Week 22, 2019

Nansh0u | Qulab | BCH | AntMiner

A relatively quiet week with several interesting research articles discussing increasingly sophisticated cryptocurrency mining and stealing malware, a detailed technical report on the BCH miner hash fight, and a fun vulnerability hunt inside AntMiner firmware.


  • The Nansh0u Campaign - Hackers Arsenal Grows Stronger - a detailed report on an advanced threat actor targeting MS-SQL and PHPMyAdmin servers. The actor is unique in their use of Easy Programming Language (EPL), a Chinese-based programming language as well as an advanced arsenal including kernel rootkits, signed backdoors with the ultimate goal of Monero mining.

  • YouTube Cryptocurrency Videos Pushing Info-Stealing Trojan - a phishing campaign on YouTube advertising “bitcoin generator” was found to be distributing a Qulab Trojan. The AutoIT-based malware has a number of features including credential harvester and a wallet clipper designed to replace cryptocurrency addresses stored in the clipboard for a number of coin types such as Bitcoin, Bitcoin Cash, Ethereum, Litecoin, Monero, and many others.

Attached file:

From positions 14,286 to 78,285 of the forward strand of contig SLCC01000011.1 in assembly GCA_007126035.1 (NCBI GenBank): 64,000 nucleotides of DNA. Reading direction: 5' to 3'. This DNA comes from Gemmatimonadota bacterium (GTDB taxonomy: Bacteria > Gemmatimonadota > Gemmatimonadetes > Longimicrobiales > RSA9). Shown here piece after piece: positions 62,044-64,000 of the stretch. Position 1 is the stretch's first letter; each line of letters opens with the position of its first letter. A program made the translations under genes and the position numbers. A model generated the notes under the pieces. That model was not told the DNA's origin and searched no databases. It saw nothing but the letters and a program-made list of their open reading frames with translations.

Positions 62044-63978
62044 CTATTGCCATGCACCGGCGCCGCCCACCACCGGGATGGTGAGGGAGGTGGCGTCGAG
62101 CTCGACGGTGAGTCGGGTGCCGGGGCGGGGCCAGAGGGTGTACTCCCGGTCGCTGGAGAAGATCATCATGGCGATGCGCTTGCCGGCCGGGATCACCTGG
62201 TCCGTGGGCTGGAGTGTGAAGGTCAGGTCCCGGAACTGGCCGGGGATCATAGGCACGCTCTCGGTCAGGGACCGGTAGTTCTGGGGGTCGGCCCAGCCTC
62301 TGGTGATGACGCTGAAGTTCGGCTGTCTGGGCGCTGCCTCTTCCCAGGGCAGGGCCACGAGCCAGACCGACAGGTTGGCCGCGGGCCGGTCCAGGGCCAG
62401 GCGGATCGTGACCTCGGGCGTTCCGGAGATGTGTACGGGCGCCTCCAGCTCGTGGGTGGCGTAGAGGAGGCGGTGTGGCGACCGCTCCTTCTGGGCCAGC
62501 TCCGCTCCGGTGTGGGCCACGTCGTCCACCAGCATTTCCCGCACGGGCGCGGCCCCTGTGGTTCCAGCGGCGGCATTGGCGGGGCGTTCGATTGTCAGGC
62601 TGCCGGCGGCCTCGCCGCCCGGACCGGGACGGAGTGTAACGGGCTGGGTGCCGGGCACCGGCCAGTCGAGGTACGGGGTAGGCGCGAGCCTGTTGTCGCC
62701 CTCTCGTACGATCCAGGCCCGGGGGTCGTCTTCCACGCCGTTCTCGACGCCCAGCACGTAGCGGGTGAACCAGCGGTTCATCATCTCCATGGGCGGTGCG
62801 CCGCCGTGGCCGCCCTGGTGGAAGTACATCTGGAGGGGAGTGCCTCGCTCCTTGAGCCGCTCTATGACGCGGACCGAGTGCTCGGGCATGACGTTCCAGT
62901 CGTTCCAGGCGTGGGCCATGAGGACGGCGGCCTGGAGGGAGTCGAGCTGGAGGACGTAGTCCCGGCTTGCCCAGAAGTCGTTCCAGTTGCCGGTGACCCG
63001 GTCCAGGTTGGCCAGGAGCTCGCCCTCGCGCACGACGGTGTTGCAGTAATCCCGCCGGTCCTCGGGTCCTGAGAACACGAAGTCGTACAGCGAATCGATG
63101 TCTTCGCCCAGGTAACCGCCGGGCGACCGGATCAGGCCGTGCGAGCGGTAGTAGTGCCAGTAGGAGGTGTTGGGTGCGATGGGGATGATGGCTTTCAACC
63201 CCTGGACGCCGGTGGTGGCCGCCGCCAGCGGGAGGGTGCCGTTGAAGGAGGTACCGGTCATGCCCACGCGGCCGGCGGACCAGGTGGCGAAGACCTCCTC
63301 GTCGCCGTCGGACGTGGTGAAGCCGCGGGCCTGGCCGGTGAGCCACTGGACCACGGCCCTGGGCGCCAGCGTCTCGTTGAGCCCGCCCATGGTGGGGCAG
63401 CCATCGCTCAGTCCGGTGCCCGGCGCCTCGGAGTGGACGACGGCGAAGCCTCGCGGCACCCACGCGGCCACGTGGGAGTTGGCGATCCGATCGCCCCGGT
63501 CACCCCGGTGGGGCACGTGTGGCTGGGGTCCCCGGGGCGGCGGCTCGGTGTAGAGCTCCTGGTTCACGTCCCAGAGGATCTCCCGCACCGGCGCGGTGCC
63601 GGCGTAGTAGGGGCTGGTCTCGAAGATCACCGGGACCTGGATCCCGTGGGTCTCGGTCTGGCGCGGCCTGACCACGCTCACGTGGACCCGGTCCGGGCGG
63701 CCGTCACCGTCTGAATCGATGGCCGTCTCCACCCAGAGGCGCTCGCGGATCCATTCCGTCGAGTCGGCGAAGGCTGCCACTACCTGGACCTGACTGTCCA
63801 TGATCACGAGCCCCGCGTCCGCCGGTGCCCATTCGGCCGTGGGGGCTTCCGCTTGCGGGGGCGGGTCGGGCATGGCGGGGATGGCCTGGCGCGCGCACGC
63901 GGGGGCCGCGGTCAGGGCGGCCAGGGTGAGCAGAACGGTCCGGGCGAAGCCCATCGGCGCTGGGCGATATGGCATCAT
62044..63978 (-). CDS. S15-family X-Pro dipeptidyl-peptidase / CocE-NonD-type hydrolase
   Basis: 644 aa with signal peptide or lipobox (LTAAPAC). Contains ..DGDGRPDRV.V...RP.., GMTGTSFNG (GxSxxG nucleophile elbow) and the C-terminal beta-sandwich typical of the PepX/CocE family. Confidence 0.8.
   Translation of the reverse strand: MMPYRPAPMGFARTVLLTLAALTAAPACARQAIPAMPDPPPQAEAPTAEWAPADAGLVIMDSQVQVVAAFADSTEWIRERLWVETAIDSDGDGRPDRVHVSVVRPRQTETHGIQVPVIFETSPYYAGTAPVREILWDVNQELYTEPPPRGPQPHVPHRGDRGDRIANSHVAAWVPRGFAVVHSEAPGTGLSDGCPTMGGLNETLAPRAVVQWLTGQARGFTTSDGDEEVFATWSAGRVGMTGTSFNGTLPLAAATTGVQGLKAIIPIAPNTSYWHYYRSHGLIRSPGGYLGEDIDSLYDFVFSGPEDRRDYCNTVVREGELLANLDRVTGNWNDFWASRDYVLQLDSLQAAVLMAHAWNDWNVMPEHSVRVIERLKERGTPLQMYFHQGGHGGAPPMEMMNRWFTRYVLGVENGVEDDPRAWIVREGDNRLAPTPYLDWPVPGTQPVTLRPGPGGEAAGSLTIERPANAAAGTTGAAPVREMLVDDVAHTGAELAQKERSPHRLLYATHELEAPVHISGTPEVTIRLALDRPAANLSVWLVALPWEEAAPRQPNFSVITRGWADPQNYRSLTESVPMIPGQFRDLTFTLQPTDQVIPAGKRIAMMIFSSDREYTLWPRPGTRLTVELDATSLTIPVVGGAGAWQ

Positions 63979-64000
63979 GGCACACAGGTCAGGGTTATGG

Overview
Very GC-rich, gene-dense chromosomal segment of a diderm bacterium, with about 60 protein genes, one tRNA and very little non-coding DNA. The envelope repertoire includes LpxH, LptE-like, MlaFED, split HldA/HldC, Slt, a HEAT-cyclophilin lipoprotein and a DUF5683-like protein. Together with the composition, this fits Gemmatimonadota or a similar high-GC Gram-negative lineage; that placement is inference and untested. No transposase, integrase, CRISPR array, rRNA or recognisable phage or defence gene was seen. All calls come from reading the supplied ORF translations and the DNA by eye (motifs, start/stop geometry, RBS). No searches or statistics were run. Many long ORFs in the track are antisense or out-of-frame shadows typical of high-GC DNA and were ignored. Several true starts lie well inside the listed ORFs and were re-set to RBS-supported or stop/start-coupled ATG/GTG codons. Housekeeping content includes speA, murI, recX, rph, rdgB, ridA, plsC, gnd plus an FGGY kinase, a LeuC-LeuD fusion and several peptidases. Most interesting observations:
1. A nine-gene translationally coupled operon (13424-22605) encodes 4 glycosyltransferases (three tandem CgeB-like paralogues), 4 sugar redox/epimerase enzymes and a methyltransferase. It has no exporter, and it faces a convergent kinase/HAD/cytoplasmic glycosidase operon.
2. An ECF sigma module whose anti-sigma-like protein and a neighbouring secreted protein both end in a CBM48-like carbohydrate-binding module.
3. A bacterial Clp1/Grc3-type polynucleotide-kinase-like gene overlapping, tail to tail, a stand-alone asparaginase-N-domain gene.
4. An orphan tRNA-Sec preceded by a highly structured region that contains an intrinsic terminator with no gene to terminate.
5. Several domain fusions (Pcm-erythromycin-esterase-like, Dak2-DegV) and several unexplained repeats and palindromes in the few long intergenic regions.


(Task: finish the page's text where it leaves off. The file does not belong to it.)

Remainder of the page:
• North Korean Hackers Target Crypto Exchange UPbit’s South Korean Users - yet another attempt to infect exchange users with a malicious payload. The attackers have attempted to obfuscate the malware from AV engines by password protecting it with the password “UPBIT”.


  • A Deep Dive into the Recent BCH Hard Fork Incident - the research article reveals additional details on the reorg event on the BCH network where a large mining pool, BTC.top, fought back against an unknown miner to recover about $1.4 million worth of BCH back to their rightful owners. As a co-author of the article we deep dive into the fascinating technical challenges that had to be solved in order to not only make previously lost funds recoverable, but also precisely calculating the equivalent non-segwit addresses to send them to.

  • Unpacking ASIC firmware: AntMiner Exploited - an interesting study into taking apart Ant miner firmware and a signature verification vulnerability that may be used to upload unsigned binaries.

That’s all for this week’s threat intelligence report. As always feel free to send any interesting blockchain security related news or suggestions on improving this newsletter.